Newsletter #45: Reading the French Revolution Today, with Laura Mason

By Michal Schatz

Historical arguments about the French Revolution have long been deployed as proxies for contemporary political debates. The Marxist analysis of the revolution, most famously developed in Georges Lefebvre’s The Coming of the French Revolution, argues that the French revolution was a bourgeois revolution in which the emerging capitalist class’s overthrow of the ancien régime ushered in capitalist modernity. Against this “social interpretation,” a large body of “revisionist” (read: liberal) interpretations arose, first popularized by Alfred Cobban’s The Myth of the French Revolution (1955) and canonized by François Furet’s Interpreting the French Revolution (1978), imbued with anxious Cold War–era resentment of revolutionary proclivities.

In my first year of grad school, I read Rebecca Spang’s 2003 historiographical essay on the French Revolution. Spang wrote her article at the height of the “linguistic turn,” a trend owed largely to Furet’s work, which purported to put politics (as opposed to class struggle) at the center of the revolution’s history. What it really did, as Spang points out, was to privilege political language, transforming the revolution from a material phenomenon into an intellectual problem.

Yet despite revisionist historians’ claims to have escaped its narrative grip, the Marxist interpretation of the French Revolution continues to haunt the analytical framing of contemporary historical debates. Listening to this week’s Dig interview with Laura Mason, I was transported back to Spang’s essay through Mason’s suggestion that we need to spend more time thinking about how the revolution ended.

Listen to this week’s episode of The Dig **here.**

Regardless of political alignment, French Revolution historical literature has been overwhelmingly preoccupied with origins. Deviating from twentieth-century histories’ focus on the early stages of the revolution and the Jacobin terror, Mason argues that today, in the face of debstabilizing democracies and rising fascism, the revolution’s collapse may be a more productive historical reference. During the interview, I found myself wondering whether looking at how the revolution ended might change how we understand its origins.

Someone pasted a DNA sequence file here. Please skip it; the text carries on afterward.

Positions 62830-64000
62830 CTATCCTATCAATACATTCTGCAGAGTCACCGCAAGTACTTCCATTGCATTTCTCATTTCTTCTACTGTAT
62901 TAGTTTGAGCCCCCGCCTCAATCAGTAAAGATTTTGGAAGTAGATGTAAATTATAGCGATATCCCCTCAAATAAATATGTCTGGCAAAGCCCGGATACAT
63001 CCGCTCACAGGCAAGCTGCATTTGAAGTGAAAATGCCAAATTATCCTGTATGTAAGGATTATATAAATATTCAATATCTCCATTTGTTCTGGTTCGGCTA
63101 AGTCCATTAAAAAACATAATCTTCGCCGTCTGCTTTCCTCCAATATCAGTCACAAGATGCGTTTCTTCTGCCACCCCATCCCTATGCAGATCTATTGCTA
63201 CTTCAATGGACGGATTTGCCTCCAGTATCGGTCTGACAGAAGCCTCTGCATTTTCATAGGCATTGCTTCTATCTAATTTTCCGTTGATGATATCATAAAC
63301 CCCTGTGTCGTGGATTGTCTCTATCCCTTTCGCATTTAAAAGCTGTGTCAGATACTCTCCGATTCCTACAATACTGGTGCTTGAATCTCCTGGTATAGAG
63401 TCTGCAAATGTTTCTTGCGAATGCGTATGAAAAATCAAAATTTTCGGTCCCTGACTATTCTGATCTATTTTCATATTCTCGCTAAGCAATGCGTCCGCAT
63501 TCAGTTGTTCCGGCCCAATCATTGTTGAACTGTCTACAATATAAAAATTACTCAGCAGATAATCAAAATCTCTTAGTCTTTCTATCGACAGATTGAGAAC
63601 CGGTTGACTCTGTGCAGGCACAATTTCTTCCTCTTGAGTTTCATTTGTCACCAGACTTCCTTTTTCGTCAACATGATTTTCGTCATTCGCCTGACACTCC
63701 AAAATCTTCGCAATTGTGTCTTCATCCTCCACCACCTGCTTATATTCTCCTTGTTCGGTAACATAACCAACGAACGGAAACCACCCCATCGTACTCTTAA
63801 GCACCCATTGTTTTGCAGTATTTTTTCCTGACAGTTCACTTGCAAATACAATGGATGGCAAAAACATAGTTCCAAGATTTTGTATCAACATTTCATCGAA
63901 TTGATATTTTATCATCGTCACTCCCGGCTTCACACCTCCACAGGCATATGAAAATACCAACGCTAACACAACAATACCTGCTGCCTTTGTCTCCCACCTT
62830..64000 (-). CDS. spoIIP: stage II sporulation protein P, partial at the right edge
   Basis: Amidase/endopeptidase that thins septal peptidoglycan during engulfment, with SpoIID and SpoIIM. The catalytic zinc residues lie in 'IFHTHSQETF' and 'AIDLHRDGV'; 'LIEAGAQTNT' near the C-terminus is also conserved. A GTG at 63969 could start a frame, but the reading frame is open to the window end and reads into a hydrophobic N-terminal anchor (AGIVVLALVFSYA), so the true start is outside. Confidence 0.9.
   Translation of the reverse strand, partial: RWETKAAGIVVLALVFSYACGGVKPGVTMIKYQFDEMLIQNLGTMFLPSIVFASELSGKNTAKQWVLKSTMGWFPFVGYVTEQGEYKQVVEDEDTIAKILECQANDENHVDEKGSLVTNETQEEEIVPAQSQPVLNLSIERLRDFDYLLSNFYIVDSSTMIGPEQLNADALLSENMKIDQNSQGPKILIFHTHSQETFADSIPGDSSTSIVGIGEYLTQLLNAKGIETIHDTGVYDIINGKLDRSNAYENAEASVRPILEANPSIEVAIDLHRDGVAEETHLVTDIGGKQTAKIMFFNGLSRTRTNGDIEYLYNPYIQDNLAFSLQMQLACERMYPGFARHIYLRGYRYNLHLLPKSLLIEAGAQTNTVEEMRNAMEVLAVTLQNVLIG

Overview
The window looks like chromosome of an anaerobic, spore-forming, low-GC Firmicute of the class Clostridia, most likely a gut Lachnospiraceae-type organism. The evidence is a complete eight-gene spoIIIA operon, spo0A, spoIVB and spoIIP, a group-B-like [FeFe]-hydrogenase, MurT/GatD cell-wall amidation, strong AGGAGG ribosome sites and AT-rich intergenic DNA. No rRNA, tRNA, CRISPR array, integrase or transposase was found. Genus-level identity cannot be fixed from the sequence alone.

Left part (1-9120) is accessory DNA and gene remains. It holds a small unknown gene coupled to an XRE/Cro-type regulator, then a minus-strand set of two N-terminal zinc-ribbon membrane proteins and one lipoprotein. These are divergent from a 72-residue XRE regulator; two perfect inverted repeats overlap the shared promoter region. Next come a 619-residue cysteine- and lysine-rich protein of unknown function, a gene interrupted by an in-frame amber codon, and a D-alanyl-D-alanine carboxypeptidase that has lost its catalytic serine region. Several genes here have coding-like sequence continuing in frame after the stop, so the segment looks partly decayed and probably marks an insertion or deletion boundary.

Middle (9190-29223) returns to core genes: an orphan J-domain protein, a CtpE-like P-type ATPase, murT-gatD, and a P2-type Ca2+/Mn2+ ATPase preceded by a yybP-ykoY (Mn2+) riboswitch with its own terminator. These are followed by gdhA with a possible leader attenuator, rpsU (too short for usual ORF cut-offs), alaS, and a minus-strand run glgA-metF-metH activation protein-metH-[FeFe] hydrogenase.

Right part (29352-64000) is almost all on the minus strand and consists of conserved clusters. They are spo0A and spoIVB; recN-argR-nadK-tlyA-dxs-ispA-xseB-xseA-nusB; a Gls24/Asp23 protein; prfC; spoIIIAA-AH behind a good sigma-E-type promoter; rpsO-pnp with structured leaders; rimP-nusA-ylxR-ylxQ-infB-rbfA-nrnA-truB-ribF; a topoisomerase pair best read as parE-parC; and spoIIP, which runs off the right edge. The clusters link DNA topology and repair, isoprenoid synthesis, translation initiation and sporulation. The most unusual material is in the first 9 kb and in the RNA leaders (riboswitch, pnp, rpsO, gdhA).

The French Directory’s farcical conspiracy trial against François-Noël “Gracchus” Babeuf serves as a lesson in how a centrist government’s fear of the people can erode democratic legitimacy. Focusing on the end of the revolution also helps us think beyond some of the traditional historiographical paradigms that have framed debates surrounding the revolution and therefore break free of some of its baggage to see the revolution anew.

Further Reading As Dan mentions in the episode, the literature on the French Revolution is vast, and it can be hard to know where to start if you’re unfamiliar with the topic. For a broad overview of the historiographical landscape, you can’t do better than to start with Georges Lefebvre, Alfred Cobban, and François Furet. To learn more about Marxist interpretations of the French Revolution, the late George Comninel’s Rethinking the French Revolution is an old but still helpful tool.

No education of the Marxist interpretation is complete without Eric Hobsbawm’s Age of Revolution. For the linguistic turn, you should check out Lynn Hunt’s Politics, Culture, and Class in the French Revolution. Darrin McMahon’s Enemies of the Enlightenment details the right-wing reactionaries’ anticipation of and later opposition to the revolution. And, of course, you should check out Laura Mason’s new book, The Last Revolutionaries: The Conspiracy Trial of Gracchus Babeuf and the Equals for her full study of Babeuf and the Directory.